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Joined: Fri Jan 08, 2010 3:35 pm
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The averaging sample can be set by the end user in the PTS DM software to suit their "likes", the actual algorithm that is used for the calculations is somewhat a "secret" as it's probably one of the most important parts of how the numbers are arrived at. Sensor "noise" is taken into account, Rick is the programmer so if he feels there is something he can expand on to help you out I'll leave it up to him as it's his coding that makes it work.

Sample, baud rate, speed of the computer etc all have a play in how the numbers come out, we are still learning on the PTS DM and trying to improve our numbers

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Bruce

Who . . . me? I stayed at a Holiday in Express . . .


Tue Nov 27, 2012 8:30 am
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Location: Maryland
First off samples per second are a big factor into how many iterations go into the averaging. Think about it like this lets just use a number like 100 samples per second this is about the slowest you could get a PTS dm to sample data.

If I take 100 samples into stack and average them the stack will flush 100% every second and depending on how you manage your stack will dictate how your numbers flow….. Smoothing. Sooo if my stack was say 200 then I would only have modified 50% of the data every second and the change on the screen will be slower or more stable. You want to use a FIFO stack (Array) so the first number in is the first number out you should push to the stack and average every sample. I/E 1 2 3 4 5 6 7 8 9 then 10 1 2 3 4 5 6 7 8 then 11 10 1 2 3 4 5 6 7 and so on. Each number in this example would just represent the sample increment. You have to push your array along so not knowing the arduino code you may have to have a stack algorithm that moves the data through the array.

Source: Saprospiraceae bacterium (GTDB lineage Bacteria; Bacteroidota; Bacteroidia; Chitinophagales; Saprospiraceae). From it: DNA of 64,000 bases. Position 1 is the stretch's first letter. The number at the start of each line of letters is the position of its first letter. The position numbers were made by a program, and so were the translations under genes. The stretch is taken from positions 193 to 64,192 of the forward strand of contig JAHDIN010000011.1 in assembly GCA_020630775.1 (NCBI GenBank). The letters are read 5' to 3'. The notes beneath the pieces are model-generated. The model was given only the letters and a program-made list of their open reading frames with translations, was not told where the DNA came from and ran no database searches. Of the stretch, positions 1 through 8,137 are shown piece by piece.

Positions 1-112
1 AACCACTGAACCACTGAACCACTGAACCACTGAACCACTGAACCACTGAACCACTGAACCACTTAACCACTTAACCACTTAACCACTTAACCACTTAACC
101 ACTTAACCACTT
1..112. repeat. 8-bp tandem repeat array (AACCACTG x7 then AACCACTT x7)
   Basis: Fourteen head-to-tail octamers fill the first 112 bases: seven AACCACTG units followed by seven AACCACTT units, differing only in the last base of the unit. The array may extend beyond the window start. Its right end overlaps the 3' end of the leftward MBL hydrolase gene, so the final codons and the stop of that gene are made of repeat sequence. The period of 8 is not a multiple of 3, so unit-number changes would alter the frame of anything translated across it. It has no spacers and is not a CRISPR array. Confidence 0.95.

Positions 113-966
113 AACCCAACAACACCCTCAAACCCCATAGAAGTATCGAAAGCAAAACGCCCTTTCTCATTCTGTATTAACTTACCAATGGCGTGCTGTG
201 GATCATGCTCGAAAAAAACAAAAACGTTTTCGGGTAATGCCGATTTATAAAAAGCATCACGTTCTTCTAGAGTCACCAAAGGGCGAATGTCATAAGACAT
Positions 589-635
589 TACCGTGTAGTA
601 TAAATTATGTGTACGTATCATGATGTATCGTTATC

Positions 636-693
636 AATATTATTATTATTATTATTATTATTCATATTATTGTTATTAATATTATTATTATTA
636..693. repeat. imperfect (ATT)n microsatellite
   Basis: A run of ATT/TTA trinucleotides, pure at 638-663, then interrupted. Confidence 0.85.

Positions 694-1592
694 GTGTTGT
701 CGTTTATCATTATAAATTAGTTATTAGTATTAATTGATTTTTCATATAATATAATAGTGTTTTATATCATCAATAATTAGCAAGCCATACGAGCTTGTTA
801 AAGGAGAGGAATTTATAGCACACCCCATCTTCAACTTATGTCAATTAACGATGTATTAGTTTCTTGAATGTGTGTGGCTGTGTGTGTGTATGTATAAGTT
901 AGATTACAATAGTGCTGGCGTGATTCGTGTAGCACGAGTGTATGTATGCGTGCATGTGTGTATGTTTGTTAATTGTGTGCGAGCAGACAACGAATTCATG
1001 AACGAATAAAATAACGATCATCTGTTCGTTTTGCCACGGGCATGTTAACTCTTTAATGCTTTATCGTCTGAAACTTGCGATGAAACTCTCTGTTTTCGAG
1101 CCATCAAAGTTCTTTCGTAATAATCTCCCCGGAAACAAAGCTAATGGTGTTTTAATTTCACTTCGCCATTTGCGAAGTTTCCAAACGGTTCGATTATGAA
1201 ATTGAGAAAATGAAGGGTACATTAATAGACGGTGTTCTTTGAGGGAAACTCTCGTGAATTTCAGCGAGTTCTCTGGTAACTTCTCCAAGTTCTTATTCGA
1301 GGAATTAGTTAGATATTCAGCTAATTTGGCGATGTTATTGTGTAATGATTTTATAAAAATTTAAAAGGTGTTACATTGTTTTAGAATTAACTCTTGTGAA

To give you and idea the early PTS DM was serial and its lowest sample rate was 125/sec and with a stack of 200 the numbers are smooth yet you can see the data click off in .1 increments and it take some skill to get your depression at 28 every time..


Which arduino board are you using, the PWM output can interface to the SSR module, you right the PID code and depression control is a no brainer.


Rick


Tue Nov 27, 2012 11:35 pm
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Joined: Sun Nov 04, 2012 7:13 pm
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Using the Uno R3, this is the code that's currently on it: http://www.sdsgarage.com/Misc/Projects/Flowbench6/


I'm going to have to familiarize myself more with the sample rate, but according to this page: http://arduino.cc/en/Reference/analogRead it can go up to 10,000 times per second.


I think most of my frustration comes from the serial monitor, once i get a display installed i hope that it'll be easier to read.


Thanks for the explanation though, time to put more thought into the project, lol :lol:


Wed Nov 28, 2012 12:40 am
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How are you currently reading the output of the uno?

To a PC interface? what is that made up of ?

Rick


Wed Nov 28, 2012 8:35 am
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Joined: Sun Nov 04, 2012 7:13 pm